Overall, the Norwich program provides broad coverage of the history of war. In fact, it almost seems more of a "military science" than "military history." On the other hand, I can't see how "Race and Gender in Military History" deserves 17% of the coverage. Relevant? Sure. 17% of the field? No.

The AMU military history focuses on one (of three) US wars. The emphasis is the detailed history of a period, not the overall history of the field of warfare. AMU also offers the military studies programs, with specializations in different areas of contemporary warfare. One of those is unconventional warfare.

I'd suggest picking the program that matches your interest.

02-14-2007, 03:57 PM
I think the AMU set-up would work extremely well to suit my needs, and I like the diversity of programs offered.

Every quarter or so I get energized to stop by the website again and see what's going on. I was initially turned off around 5 years ago when I was very serious about pursuing a Sec Management degree, but got little help from any admissions folks on working grants and the GI Bill efficiently so I didn't pay out of pocket.

I didn't perservere to get the answers beyond a few emails with an obviously inexperienced young lady who wasn't hearing what I was saying, and obviously talked past my questions so she wouldn't have to actually do any work. AMU wasn't particulalrly interested in my matriculation at that time, and that incident left me sufficiently jaded. I admit that I'm a lazy bugger when it comes to education. I want someone to show me where to sign on the dotted line, give mealistof books I need to buy, and give me a rough outline of course discussion topics, then let me go at it. Starting back up in the education cycle shouldn't be like a second job.

02-14-2007, 10:33 PM

How did you work the financials of the AMU track? I'm all over the MA in Security Management, but like I said before, I'm lazy. I have the full GI Bill to tap into, as well as tuition assistance (although I'm ignorant as to how TA works for officers working a masters) I suppose.

I'd like to incur no out-of-pocket expenses when everything is said and done. Granted, I understand semester payments have to be made up front, but when I finish in however many months, I'd hope to have received enough GI Bill payments to have covered them. Is that possible?

02-15-2007, 04:08 AM
Commissioned officers incur a two-year service obligation when they use TA. Can this obligation be waived?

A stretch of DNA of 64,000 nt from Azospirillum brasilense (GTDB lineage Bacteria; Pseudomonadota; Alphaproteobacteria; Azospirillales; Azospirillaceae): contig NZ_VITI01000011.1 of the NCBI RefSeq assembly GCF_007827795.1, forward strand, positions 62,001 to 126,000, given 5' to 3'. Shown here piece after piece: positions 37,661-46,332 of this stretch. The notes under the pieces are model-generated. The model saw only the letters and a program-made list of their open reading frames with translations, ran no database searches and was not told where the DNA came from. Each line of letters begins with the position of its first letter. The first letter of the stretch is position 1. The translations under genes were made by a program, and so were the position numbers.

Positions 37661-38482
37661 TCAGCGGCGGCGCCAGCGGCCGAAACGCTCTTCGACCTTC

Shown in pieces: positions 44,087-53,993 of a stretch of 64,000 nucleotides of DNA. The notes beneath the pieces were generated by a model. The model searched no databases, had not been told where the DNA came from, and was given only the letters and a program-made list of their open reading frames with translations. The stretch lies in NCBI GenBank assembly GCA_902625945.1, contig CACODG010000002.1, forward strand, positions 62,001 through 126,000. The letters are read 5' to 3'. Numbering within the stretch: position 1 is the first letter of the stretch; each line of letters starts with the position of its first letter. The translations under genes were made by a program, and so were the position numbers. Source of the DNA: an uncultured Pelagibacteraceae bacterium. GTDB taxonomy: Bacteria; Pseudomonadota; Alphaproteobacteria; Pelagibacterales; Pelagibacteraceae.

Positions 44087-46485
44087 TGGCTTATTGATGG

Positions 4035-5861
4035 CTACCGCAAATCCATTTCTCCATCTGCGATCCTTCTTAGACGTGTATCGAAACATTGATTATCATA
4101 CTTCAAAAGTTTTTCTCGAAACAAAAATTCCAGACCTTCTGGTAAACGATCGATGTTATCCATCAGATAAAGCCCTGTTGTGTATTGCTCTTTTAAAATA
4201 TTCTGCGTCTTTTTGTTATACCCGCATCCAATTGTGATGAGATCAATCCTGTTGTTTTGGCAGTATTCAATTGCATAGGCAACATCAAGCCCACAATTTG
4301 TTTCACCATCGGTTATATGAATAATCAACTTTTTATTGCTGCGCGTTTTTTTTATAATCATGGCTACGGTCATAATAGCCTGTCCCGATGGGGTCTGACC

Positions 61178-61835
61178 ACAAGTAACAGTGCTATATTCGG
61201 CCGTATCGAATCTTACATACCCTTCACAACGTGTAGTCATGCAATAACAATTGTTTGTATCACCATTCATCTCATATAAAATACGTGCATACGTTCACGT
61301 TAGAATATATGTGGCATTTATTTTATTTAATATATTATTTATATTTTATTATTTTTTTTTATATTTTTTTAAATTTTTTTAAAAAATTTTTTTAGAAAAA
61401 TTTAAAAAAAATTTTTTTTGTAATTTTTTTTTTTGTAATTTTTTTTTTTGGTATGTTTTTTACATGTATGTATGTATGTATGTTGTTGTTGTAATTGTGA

The officer's military branch makes the decision to waive the two-year obligation. The military branch can require officers to serve
the two-year obligation in lieu of reimbursement of TA funds. Officers should contact the appropriate branch to determine if the
obligation will be waived, and reimbursement allowed. Once waived, officers must reimburse the unserved portion of the service obligation as defined in AR 621-5, Army Continuing Education System, Chapter 6. This policy has recently been extended to include COMMISSIONED WARRANT OFFICERS.

From the Fort Hood Education Center Website (http://esd.hood.army.mil/ta2.htm) and why I do not plan on using TA.

02-15-2007, 10:57 AM
From the Fort Hood Education Center Website (http://esd.hood.army.mil/ta2.htm) and why I do not plan on using TA.

If you're sticking around anyway it's not a bad deal. I didn't know about this. It's helpful to know. Thanks.

02-15-2007, 03:19 PM
Although I not sure if all branches handle it the same (I'm USAF), I receive TA in the amount of $250 per credit hour. AMU recently increased their tuition to $275 per hour so I'll have to pay $75 per class out of pocket plus books. I haven't heard anything about whether TA will increase in the near future.

Once you register for a class, you use the online TA program to enter specific information about the course and the USAF sends a check directly to AMU. It's really quite simple and I haven;t encountered any problems to date. I believe you can use the GI Bill to cover expenses that TA doesn't cover, but I'm not familiar with that program since I used the GI BIll for my undergraduate degree when I got out the first time.

A two year committment is incurred with each receipt of TA, but it runs concurrent so you're basically committed for two years after you graduate or quit the program. I'm already over the hump with 12 years so that isn't an issue for me.